In 2026, the Carpet Collection Program Law program will require carpet producers to fund a carpet collection and recycling program at no cost to New York State consumers. The law will also require new carpet to be manufactured with increasing post-consumer recycled material and without harmful PFAS substances.

New York State also partners with several of the state's finest research institutions to help tackle the most pressing recycling challenges. In collaboration with the State University of New York (SUNY University at Buffalo, Alfred, College of Environmental Science and Forestry, and Stony Brook University), DEC is working to increase the recyclability of glass, paper, and plastics and to boost public awareness of best practices for reduction, reuse, and recycling.

How New Yorkers Can Help 'Recycle Right'
To decrease contamination in recyclables and increase the marketability of those recyclables, DEC encourages all New Yorkers to 'Recycle Right.' Try Recycle Right NY's Recyclopedia to learn what materials might be recyclable. Each community has specific recycling rules and all New Yorkers should check with their municipality or waste hauler on the types of paper, metal, plastic, and glass items that can be recycled. Recyclables have the best market value when they are clean and dry before being placed in the collection bin.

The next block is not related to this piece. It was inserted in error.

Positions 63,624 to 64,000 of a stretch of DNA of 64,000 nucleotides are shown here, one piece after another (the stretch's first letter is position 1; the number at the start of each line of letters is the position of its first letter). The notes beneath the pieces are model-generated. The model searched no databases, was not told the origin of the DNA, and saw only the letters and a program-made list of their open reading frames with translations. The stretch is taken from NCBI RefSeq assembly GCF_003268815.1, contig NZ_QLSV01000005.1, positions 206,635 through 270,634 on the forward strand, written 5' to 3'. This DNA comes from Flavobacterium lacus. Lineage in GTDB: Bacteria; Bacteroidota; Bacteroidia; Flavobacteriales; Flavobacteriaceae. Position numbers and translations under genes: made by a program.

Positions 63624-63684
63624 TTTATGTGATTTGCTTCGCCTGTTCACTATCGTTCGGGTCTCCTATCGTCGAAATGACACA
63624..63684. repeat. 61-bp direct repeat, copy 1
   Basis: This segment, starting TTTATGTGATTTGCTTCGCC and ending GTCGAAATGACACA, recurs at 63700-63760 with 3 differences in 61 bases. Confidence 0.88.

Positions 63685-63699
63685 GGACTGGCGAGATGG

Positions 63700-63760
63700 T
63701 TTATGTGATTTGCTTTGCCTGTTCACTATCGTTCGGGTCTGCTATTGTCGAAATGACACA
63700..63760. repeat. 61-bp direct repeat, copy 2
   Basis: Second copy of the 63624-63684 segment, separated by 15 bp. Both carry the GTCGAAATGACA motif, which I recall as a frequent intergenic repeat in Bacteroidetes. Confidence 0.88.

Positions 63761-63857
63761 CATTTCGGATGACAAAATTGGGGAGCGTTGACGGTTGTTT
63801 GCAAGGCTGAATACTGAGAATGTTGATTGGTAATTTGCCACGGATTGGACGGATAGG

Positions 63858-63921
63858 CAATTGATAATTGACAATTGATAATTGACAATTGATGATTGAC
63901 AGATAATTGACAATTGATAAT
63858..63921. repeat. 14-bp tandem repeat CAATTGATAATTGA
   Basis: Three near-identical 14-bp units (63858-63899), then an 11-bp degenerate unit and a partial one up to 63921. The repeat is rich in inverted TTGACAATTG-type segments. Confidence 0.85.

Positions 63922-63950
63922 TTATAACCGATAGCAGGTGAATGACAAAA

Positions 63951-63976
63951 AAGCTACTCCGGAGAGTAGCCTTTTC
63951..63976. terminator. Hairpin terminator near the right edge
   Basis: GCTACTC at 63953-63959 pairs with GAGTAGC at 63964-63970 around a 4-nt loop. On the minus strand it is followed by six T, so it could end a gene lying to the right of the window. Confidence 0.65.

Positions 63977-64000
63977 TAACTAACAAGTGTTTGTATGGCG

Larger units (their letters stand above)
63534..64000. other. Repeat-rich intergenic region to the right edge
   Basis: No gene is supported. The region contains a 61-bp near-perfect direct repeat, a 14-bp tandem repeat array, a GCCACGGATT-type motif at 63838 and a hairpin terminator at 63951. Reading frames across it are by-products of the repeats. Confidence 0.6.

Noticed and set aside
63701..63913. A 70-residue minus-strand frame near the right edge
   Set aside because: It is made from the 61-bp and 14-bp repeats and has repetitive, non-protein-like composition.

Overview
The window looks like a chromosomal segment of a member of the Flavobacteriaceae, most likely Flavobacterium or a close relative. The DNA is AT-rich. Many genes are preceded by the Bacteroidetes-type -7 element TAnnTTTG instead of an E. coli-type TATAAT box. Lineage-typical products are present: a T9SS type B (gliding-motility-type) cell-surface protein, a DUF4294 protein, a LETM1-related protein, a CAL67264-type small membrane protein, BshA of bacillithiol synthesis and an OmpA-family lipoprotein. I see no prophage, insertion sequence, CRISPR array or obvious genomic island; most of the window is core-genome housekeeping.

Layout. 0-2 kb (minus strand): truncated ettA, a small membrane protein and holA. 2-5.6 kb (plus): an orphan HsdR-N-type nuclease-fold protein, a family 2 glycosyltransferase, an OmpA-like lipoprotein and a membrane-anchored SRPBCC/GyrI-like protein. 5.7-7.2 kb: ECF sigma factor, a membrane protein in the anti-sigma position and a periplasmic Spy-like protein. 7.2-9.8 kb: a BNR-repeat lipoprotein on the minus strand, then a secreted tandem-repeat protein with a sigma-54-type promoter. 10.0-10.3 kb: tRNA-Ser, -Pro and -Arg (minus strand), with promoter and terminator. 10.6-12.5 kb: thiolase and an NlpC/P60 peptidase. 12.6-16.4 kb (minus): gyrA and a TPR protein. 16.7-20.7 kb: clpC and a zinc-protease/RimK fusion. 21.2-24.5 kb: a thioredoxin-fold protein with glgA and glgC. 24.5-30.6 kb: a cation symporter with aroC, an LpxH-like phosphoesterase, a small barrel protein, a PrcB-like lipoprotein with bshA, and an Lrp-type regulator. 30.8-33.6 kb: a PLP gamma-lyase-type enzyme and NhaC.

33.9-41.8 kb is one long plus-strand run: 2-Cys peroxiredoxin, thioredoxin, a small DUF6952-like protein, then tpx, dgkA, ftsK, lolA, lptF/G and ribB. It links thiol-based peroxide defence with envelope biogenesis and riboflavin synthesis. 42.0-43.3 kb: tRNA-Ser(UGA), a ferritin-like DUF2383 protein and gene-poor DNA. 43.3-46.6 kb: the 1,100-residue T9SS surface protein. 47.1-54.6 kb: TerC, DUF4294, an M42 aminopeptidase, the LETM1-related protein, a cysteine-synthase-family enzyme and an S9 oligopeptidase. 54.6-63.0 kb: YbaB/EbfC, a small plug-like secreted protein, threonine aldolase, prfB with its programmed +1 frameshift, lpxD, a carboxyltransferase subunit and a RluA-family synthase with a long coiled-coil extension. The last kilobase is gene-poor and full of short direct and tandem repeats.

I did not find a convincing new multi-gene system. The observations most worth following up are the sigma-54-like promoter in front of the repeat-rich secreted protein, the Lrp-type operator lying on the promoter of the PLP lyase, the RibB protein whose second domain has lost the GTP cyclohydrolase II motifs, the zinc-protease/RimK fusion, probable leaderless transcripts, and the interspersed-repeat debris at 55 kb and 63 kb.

Tips to Recycle Right:

·       Keep recyclable items loose in the bin; do not bag recyclables in plastic bags (unless required by your municipality or waste hauler);

·       Do not recycle single-use cups and plates, condiment packages, coffee pods, stirrers, straws, paper napkins; plastic cutlery (unless specifically accepted by your local recycling program or recycling hauler);

·       Return rechargeable batteries to retail recycling locations;

·       Compost at home or send yard trimmings and food scraps to a local or municipal composting program;

·       Donate dishware, mirrors, glassware, and ceramics if in good condition;

·       Donate textiles --even if they're no longer wearable or useable, as long as they are clean, they can be recycled;

·       Do not put any type of rope, hose, or twine into your recycling bin; and

·       Return needles to appropriate collection locations. Visit DEC's Household Sharps webpage for more information.

DEC urges the public to "know before you throw," as contamination in the recycling supply chain reduces the quality of recyclable materials. For more information contact a local recycling coordinator or visit Recycle Right NY